From Publishers Weekly
The question "why did they stay?" haunts this engrossing memoir, as Salbi shows how Saddam Hussein "managed to make decent people like [her] parents complicit in their own oppression." "Growing up in Baghdad," the author remembers, "was probably not unlike growing up in an American suburb," but then Salbi's father became Saddam's private pilot. Gradually, the man who treated her like a niece became a man she called " 'Amo' [Uncle] not out of affection, but because I was afraid to say his name—Saddam Hussein
—out loud." Interspersed with Salbi's memories are her mother's recollections of imposed visits from and disquieting parties with Saddam. These riveting passages reveal a self-absorbed man who, as Salbi comes to understand, "saw no conflict between feeling fondness for people and killing them." Making a physical escape from Iraq was easy—a marriage was arranged in the U.S. to an abusive husband (from whom Salbi also had to escape)—compared with making the new life that culminated in founding Women for Women International, an organization that assists women victimized by war. Books to come will offer more historical and statistical data, but this may be the most honest account of life within Saddam's circle so far; not a rebel's account, although Salbi is certainly a dissident, rather, it's an enlightening revelation of how, by barely perceptible stages, decent people make accommodations in a horrific regime. (Oct.)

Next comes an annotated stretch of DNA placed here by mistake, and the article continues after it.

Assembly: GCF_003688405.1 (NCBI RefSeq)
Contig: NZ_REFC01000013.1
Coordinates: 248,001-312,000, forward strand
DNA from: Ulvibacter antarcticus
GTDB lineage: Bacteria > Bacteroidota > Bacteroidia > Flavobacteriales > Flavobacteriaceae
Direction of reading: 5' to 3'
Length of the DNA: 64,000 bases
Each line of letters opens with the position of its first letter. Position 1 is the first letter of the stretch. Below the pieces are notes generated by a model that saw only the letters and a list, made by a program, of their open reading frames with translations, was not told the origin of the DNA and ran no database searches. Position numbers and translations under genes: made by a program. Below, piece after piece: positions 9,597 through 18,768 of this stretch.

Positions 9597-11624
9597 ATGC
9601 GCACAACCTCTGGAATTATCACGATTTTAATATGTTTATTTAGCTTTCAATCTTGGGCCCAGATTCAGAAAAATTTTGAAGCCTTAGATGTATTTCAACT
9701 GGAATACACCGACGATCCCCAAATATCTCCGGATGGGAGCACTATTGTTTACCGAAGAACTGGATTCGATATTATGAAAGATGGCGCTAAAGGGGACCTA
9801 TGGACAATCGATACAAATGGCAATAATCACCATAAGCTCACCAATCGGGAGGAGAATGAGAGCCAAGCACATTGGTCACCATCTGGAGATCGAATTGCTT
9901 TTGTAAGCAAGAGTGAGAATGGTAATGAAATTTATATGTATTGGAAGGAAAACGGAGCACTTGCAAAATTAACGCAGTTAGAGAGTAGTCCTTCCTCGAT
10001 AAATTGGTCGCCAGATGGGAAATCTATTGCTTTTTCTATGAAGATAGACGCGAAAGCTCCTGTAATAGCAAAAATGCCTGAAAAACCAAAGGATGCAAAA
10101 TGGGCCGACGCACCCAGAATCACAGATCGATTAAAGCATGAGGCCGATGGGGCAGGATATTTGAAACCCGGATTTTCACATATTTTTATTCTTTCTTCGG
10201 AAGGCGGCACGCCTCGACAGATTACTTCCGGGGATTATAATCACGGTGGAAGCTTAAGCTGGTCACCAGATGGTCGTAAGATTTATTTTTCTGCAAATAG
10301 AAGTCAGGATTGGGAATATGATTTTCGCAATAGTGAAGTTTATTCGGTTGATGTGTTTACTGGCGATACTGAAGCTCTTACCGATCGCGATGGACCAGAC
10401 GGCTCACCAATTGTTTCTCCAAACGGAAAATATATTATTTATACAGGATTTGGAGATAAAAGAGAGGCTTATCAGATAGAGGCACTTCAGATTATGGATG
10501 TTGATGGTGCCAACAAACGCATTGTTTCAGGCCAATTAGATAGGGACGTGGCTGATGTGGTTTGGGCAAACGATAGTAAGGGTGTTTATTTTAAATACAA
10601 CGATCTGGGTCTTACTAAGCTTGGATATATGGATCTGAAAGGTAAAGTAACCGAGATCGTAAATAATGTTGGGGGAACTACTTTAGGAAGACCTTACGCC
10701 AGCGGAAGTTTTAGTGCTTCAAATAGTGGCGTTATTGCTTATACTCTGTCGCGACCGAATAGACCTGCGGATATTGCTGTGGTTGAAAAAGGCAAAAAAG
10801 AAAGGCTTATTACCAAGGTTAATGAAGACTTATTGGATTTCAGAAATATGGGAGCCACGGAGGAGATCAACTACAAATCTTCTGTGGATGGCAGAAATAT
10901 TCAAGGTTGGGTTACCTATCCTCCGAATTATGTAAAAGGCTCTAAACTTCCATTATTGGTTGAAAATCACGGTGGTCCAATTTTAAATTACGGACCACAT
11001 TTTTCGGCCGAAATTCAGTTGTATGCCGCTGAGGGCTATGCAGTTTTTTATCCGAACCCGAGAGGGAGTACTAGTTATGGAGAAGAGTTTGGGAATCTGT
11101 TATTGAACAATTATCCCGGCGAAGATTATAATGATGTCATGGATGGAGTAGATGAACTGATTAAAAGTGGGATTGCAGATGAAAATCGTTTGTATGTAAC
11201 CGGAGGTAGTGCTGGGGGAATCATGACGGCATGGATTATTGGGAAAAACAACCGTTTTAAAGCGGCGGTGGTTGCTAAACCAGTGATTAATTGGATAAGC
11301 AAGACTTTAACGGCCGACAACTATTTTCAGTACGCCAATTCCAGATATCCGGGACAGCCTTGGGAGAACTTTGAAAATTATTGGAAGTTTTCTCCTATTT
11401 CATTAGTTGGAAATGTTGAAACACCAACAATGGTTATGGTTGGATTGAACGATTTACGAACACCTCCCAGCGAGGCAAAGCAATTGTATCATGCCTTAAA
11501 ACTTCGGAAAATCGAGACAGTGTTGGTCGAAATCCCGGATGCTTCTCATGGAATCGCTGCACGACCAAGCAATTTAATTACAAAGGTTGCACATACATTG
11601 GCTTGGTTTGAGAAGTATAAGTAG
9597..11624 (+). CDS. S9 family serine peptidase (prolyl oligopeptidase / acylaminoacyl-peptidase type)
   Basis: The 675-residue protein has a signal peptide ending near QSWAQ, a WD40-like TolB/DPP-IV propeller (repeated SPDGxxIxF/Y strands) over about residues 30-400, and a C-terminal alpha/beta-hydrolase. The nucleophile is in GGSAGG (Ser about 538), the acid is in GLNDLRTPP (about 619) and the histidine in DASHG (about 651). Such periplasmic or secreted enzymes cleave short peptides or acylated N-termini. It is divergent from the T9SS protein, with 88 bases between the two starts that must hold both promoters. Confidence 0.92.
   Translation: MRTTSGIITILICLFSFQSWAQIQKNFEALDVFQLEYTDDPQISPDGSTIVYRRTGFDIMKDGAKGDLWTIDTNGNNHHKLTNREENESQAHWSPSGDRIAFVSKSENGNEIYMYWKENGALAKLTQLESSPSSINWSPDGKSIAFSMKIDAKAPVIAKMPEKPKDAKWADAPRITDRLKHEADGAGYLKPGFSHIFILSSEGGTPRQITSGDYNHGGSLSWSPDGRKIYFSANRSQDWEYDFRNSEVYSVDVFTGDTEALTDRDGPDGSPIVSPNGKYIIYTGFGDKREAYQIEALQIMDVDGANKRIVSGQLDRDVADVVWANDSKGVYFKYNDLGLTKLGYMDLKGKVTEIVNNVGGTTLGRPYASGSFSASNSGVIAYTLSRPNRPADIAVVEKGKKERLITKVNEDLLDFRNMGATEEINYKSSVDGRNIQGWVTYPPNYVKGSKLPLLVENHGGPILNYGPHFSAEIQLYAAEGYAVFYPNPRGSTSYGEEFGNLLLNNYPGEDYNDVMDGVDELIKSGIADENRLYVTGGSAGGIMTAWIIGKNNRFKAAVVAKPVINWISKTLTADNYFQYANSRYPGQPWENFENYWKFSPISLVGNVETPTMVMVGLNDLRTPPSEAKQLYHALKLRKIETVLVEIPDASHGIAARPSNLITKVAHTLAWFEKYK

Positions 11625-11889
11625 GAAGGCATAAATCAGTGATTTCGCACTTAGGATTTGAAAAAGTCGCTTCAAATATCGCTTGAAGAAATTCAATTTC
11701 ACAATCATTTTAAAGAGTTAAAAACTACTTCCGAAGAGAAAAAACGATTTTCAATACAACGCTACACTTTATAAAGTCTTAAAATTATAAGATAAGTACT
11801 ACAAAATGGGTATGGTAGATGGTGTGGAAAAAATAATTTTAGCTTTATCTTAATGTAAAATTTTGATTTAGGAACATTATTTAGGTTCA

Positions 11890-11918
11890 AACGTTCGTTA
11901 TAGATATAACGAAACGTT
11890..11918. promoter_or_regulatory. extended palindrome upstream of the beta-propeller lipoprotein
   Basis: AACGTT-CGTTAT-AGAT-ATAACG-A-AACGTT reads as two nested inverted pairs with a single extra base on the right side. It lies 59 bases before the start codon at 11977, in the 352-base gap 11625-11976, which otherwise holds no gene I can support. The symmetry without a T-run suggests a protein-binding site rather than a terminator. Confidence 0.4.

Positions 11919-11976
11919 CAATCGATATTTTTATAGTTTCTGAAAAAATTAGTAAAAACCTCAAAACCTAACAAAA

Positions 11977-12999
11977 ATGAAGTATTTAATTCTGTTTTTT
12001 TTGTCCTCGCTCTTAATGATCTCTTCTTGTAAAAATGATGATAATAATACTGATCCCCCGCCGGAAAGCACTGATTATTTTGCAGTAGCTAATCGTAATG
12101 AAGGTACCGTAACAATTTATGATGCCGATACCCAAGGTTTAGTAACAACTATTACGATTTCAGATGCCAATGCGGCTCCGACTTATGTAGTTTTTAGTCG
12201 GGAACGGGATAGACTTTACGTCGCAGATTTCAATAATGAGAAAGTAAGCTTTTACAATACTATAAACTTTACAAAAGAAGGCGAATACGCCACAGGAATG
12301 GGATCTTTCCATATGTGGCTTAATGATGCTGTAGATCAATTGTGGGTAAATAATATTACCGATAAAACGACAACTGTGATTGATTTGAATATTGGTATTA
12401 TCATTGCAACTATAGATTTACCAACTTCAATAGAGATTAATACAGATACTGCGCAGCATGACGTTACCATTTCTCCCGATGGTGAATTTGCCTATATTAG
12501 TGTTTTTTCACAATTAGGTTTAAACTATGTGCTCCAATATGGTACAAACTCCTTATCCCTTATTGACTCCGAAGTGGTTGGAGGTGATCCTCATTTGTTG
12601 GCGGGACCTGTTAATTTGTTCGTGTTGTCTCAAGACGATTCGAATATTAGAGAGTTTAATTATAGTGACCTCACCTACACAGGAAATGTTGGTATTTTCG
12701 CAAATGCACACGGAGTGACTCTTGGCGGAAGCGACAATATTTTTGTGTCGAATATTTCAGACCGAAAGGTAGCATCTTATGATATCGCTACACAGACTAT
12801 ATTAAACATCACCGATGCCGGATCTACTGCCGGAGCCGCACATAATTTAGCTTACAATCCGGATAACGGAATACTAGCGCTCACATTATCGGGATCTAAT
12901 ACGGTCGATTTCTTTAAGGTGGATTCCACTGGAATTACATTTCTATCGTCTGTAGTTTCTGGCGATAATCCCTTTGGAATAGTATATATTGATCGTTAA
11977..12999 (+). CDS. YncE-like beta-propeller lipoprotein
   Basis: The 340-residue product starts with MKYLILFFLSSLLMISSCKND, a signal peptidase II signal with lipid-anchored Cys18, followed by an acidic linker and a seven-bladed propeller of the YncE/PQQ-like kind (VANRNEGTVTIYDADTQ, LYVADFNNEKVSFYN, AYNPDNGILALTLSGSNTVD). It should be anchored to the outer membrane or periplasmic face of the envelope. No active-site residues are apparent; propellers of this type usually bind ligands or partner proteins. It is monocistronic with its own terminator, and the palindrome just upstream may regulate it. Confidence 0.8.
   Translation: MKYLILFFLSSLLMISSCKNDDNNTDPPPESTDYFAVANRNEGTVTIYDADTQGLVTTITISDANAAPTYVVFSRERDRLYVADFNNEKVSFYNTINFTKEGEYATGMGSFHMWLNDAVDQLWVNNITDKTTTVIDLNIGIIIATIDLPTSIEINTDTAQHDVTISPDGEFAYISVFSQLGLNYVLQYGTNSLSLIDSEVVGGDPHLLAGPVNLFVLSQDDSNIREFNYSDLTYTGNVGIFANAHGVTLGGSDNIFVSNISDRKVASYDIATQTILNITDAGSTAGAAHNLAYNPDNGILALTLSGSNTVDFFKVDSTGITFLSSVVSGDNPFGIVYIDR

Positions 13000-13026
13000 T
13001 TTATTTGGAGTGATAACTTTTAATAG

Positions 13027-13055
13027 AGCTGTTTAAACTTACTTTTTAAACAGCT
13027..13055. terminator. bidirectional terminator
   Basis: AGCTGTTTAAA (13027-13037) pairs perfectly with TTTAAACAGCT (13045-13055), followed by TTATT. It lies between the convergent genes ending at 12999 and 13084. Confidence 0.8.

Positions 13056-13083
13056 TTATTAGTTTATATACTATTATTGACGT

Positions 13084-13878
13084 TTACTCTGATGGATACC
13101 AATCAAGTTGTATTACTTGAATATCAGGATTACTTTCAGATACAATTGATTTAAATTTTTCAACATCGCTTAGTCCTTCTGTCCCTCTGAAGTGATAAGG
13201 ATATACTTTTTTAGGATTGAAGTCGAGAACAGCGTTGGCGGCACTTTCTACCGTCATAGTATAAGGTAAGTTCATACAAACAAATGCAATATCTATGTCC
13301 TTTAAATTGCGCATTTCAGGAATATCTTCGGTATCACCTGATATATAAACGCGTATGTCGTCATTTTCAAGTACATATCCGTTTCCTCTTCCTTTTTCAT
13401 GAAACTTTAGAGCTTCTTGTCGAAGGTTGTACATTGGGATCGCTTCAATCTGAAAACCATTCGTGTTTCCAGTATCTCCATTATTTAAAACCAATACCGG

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Salbi, president of Women for Women International, an activist group for women caught up in war, had an unusual childhood: her secular, educated parents, part of Iraq's elite society, were trapped in Saddam Hussein's extended circle, and she grew up spending weekends at a house "Amo" Hussein purchased for her family and going to extravagant parties thrown by the leader and attended by his sons. Naively enjoying the perks at first, she grew up to realize that the socioeconomic privilege came at extraordinary personal cost. Salbi calmly but frankly looks back on those years, some of which were marked by war between Iraq and Iran, cataloging her growing awareness of the terrible hold Hussein had on her family, especially on her mother, who, in an attempt to save Salbi from Hussein's grasp, married her to an Iraqi stranger in America who became abusive. Relayed without stridency or bitterness, this compelling memoir is not only a story of personal success but also a fascinating glimpse at a fanatical leader, who, in his quest for power, sacrificed his own people. Stephanie ZvirinCopyright © American Library Association. All rights reserved